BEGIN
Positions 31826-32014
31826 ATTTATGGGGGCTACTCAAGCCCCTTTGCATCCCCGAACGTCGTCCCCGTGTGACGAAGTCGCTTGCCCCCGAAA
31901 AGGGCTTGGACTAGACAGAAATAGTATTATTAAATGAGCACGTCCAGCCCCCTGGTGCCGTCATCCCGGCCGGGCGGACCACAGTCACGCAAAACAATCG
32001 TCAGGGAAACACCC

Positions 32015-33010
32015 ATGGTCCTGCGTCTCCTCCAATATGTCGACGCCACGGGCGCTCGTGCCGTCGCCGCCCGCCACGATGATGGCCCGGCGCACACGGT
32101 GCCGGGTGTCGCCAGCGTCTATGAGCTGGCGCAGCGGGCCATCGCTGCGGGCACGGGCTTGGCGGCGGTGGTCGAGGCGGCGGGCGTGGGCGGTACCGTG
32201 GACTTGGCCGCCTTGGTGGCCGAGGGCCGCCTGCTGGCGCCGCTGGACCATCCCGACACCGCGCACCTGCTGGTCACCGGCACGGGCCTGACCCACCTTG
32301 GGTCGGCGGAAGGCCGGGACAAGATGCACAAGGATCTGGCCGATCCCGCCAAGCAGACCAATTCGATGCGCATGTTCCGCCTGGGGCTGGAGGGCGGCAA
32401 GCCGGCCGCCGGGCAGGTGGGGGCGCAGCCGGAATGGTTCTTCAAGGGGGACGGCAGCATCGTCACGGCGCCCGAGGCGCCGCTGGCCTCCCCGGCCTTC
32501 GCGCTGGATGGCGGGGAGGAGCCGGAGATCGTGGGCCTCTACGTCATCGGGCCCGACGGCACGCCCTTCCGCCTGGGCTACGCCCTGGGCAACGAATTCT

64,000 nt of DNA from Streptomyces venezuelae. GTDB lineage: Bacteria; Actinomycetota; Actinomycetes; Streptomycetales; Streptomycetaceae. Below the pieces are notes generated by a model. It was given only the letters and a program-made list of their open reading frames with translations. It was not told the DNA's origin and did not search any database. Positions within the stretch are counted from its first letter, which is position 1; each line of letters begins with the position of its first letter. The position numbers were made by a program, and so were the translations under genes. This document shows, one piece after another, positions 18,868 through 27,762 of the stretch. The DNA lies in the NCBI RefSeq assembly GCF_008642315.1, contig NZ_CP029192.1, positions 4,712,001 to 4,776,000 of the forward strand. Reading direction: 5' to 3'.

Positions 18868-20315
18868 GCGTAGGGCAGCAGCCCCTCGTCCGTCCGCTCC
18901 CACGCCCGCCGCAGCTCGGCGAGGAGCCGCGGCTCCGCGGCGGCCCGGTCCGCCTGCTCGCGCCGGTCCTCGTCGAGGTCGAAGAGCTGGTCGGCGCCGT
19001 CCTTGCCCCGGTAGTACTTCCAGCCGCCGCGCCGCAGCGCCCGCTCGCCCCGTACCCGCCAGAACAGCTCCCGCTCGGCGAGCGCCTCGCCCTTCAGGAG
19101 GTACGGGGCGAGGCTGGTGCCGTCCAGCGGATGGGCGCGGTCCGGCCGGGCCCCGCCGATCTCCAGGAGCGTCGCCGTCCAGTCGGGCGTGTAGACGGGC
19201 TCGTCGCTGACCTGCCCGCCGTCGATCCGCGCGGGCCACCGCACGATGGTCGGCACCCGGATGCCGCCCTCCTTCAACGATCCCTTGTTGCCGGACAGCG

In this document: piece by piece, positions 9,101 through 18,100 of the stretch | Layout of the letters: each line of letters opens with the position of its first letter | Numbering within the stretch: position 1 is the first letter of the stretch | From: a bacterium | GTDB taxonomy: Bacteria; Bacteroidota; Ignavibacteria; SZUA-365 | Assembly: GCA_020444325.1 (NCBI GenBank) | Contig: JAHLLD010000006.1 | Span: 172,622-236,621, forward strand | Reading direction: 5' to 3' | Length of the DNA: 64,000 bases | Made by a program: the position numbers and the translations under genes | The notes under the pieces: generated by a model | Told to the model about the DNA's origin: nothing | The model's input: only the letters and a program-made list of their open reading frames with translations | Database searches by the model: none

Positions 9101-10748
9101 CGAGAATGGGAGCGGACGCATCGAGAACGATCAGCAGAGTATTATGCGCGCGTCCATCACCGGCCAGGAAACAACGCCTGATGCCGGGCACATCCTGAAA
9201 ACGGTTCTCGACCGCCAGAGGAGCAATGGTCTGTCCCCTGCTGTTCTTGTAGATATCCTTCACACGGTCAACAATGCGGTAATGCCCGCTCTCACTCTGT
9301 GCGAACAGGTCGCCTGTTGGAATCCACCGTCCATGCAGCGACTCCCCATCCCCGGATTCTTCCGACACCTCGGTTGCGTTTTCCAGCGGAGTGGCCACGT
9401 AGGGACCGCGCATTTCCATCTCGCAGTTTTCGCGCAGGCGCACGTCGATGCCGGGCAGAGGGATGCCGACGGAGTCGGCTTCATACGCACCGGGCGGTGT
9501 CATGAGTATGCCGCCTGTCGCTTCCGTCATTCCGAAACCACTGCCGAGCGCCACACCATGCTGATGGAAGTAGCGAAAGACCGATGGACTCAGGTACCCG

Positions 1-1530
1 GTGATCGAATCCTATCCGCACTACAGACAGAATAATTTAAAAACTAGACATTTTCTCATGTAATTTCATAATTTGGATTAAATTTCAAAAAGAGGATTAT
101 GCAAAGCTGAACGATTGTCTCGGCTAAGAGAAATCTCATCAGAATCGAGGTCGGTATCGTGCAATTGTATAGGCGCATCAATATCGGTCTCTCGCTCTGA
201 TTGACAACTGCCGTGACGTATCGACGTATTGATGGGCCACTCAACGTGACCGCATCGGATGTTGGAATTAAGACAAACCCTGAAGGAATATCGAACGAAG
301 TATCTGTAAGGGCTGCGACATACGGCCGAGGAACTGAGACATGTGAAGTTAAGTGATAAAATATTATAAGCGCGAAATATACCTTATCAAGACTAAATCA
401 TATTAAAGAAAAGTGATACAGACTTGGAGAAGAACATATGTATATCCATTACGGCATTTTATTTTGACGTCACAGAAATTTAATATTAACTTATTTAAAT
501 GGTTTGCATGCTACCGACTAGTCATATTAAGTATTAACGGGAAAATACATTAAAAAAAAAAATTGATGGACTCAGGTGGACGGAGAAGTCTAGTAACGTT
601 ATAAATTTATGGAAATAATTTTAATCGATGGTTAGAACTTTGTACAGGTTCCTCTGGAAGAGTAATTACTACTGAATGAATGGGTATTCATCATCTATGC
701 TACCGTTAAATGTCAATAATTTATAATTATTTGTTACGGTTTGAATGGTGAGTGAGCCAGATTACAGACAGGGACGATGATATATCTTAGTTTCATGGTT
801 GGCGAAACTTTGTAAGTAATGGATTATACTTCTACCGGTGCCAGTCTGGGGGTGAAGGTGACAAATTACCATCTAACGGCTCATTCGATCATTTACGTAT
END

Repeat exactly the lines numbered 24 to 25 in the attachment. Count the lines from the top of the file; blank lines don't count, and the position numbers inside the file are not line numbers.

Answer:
9401 AGGGACCGCGCATTTCCATCTCGCAGTTTTCGCGCAGGCGCACGTCGATGCCGGGCAGAGGGATGCCGACGGAGTCGGCTTCATACGCACCGGGCGGTGT
9501 CATGAGTATGCCGCCTGTCGCTTCCGTCATTCCGAAACCACTGCCGAGCGCCACACCATGCTGATGGAAGTAGCGAAAGACCGATGGACTCAGGTACCCG